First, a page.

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A Biomechanical Assessment of Kyphoplasty as a Stand-Alone Treatment in a Human Cadaveric Burst Fracture Model.

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A Biomechanical Assessment of Kyphoplasty as a Stand-Alone Treatment in a Human Cadaveric Burst Fracture Model.

Spine (Phila Pa 1976). 2015 Jul 15;40(14):E808-13

Authors: Wong EK, Whyne CM, Singh D, Ford M

Abstract
STUDY DESIGN: In vitro biomechanics study.
OBJECTIVE: To determine whether kyphoplasty is an adequate stand-alone treatment for restoring biomechanical stability in the spine after experiencing high-energy vertebral burst fractures.
SUMMARY OF BACKGROUND DATA: Kyphoplasty in the treatment of high-energy vertebral burst fractures has been shown by previous studies to significantly improve stiffness when used in conjunction with pedicle screw instrumentation. However, it is not known whether kyphoplasty as a stand-alone treatment may be an acceptable method for restoring biomechanical stability of a spinal motion segment post-burst fracture while allowing flexibility of the motion segment through the intervertebral discs.
METHODS: Young cadaveric spines (15-50 yr old; 3 males and 1 female; bone mineral density 0.27-0.31 gHA/cm) were divided into motion segments consisting of 3 intact vertebrae separated by 2 intervertebral discs (T11-L1 and L2-L4). Mechanical testing in axial, flexion/extension, lateral bending, and torsion was performed on each specimen in an intact state, after an experimentally simulated burst fracture and postkyphoplasty. Computed tomography was used to confirm the burst fractures and quantify cement placement.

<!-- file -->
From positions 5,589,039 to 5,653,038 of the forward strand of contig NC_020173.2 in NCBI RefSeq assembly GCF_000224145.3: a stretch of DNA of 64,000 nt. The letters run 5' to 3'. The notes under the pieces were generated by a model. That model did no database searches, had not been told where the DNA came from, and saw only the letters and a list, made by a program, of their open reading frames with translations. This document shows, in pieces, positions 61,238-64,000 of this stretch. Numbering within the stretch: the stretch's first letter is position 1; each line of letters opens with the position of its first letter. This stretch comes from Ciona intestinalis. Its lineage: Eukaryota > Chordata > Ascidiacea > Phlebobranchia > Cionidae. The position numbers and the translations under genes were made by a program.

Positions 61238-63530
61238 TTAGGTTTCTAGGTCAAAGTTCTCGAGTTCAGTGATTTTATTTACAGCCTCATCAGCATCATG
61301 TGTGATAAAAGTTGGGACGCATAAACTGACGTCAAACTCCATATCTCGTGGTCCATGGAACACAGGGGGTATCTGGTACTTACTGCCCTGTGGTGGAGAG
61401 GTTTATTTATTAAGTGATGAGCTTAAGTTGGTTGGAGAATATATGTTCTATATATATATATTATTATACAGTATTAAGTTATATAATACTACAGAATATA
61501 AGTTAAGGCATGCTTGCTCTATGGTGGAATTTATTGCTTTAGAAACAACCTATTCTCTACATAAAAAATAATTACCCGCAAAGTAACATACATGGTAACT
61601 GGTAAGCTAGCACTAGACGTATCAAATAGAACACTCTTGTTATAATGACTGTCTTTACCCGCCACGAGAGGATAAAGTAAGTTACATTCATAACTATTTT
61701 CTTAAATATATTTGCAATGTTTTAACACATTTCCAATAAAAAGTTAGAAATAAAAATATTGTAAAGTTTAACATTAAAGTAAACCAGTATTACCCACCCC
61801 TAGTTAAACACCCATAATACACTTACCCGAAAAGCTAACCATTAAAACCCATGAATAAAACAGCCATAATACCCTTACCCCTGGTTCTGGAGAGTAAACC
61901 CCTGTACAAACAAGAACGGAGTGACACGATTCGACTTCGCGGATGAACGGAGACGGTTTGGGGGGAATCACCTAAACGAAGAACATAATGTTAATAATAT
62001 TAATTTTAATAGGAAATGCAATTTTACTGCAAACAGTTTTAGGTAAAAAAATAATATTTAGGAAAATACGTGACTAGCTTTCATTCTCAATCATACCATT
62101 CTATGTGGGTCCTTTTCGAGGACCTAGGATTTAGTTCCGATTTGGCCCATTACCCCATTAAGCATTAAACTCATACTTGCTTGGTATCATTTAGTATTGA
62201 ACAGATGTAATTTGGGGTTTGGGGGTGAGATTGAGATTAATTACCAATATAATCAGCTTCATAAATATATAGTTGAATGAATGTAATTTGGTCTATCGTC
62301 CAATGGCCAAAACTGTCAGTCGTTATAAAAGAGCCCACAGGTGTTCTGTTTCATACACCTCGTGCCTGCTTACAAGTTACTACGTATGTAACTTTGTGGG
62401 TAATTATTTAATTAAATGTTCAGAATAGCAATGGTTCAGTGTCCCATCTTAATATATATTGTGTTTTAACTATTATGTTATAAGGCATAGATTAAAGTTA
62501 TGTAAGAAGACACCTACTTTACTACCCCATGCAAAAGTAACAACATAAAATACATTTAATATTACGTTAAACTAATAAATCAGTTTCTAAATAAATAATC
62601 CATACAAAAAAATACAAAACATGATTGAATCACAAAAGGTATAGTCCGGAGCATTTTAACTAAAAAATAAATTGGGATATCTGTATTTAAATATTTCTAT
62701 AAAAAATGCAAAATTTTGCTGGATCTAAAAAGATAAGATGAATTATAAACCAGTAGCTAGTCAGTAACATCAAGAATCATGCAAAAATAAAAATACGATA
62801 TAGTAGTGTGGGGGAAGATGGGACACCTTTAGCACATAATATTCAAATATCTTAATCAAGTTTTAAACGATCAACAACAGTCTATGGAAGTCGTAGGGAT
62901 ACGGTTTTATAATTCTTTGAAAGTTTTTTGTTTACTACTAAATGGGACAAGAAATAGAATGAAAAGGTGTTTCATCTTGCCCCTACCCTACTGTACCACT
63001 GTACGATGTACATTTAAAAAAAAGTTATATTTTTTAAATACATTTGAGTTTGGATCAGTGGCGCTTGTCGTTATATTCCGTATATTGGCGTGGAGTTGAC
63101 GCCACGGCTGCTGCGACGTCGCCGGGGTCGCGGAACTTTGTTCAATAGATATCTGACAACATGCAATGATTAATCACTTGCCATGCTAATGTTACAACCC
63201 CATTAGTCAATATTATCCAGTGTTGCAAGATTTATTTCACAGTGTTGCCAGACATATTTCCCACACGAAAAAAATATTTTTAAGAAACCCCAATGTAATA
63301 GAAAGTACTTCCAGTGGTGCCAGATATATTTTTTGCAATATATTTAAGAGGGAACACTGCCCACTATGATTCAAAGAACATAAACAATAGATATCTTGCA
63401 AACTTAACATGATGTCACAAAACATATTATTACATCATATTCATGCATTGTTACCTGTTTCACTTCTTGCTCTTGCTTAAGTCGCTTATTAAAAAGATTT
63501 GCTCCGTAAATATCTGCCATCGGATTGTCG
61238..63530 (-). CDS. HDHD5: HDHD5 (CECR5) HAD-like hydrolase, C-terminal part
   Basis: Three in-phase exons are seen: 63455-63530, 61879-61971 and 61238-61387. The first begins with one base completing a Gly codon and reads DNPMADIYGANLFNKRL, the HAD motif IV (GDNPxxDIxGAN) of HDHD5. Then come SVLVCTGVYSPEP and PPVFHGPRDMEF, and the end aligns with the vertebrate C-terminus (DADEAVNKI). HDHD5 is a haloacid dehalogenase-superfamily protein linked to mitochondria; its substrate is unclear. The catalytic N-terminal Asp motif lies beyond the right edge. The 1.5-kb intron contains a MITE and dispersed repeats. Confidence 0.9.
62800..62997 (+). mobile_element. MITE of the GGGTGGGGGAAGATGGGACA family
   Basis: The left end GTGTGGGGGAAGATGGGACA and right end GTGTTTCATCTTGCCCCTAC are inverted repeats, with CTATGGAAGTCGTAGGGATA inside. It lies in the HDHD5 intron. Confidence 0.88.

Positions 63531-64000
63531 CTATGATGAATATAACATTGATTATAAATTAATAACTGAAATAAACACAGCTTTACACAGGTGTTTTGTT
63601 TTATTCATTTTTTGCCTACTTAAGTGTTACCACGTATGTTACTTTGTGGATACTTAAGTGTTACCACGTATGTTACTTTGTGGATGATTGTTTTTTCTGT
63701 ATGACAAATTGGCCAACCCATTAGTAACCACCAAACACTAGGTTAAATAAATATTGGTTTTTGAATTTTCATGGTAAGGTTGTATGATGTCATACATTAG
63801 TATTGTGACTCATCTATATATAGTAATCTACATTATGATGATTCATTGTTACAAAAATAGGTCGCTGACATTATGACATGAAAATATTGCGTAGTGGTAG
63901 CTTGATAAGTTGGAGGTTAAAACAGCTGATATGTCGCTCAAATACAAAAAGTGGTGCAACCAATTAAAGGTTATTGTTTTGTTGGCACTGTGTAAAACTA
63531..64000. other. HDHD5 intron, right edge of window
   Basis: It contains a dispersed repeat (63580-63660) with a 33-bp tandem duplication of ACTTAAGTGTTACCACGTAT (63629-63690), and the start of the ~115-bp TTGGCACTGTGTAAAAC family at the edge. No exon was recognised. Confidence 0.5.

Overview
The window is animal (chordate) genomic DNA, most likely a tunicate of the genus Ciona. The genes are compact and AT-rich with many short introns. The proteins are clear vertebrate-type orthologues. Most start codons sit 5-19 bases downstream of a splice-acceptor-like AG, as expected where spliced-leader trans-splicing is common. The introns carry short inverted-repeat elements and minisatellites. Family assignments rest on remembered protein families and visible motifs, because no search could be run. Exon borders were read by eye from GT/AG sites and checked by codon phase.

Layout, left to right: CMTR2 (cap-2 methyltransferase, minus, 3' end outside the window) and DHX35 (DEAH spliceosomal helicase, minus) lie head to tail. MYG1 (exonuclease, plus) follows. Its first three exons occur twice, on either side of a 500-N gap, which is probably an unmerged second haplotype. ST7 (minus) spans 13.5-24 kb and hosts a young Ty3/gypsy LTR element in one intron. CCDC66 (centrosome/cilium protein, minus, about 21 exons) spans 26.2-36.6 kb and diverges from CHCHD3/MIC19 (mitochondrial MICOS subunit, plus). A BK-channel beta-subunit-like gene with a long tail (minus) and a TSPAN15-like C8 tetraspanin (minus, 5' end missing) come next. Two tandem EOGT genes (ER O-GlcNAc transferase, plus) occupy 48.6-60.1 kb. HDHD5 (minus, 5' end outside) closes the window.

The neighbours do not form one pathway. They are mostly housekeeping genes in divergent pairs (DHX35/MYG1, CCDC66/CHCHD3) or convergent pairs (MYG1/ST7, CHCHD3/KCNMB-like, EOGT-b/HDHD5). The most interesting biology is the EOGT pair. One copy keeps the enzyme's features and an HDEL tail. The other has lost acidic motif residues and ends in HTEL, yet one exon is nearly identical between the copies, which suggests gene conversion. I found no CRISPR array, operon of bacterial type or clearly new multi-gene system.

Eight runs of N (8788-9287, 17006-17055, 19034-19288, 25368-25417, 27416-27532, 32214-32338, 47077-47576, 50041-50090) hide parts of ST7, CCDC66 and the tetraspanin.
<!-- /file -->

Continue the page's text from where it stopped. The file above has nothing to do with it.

RESULTS: Between the intact and burst-fractured states significant decreases in stiffness were seen in all loading modes (63%-69%). Burst fracture increased the average angulation of the vertebral endplates 147% and decreased vertebral body height by an average of 40%. Postkyphoplasty, only small recoveries in stiffness were seen in axial, flexion/extension, and lateral bending (4%-12%), with no improvement in torsional stiffness. Large angular deformations (85%) and height loss (31%) remained postkyphoplasty as compared with the intact state.
CONCLUSION: Lack of overall improvement in biomechanical stiffness indicates failure of kyphoplasty to sufficiently restore stability as a stand-alone treatment after high-energy burst fracture. The lack of stability can be explained by an inability to biomechanically repair the compromised intervertebral discs.
LEVEL OF EVIDENCE: 3.

PMID: 25943081 [PubMed – indexed for MEDLINE]

A Biomechanical Assessment of Kyphoplasty as a Stand-Alone Treatment in a Human Cadaveric Burst Fracture Model | Different types of physiotherapy

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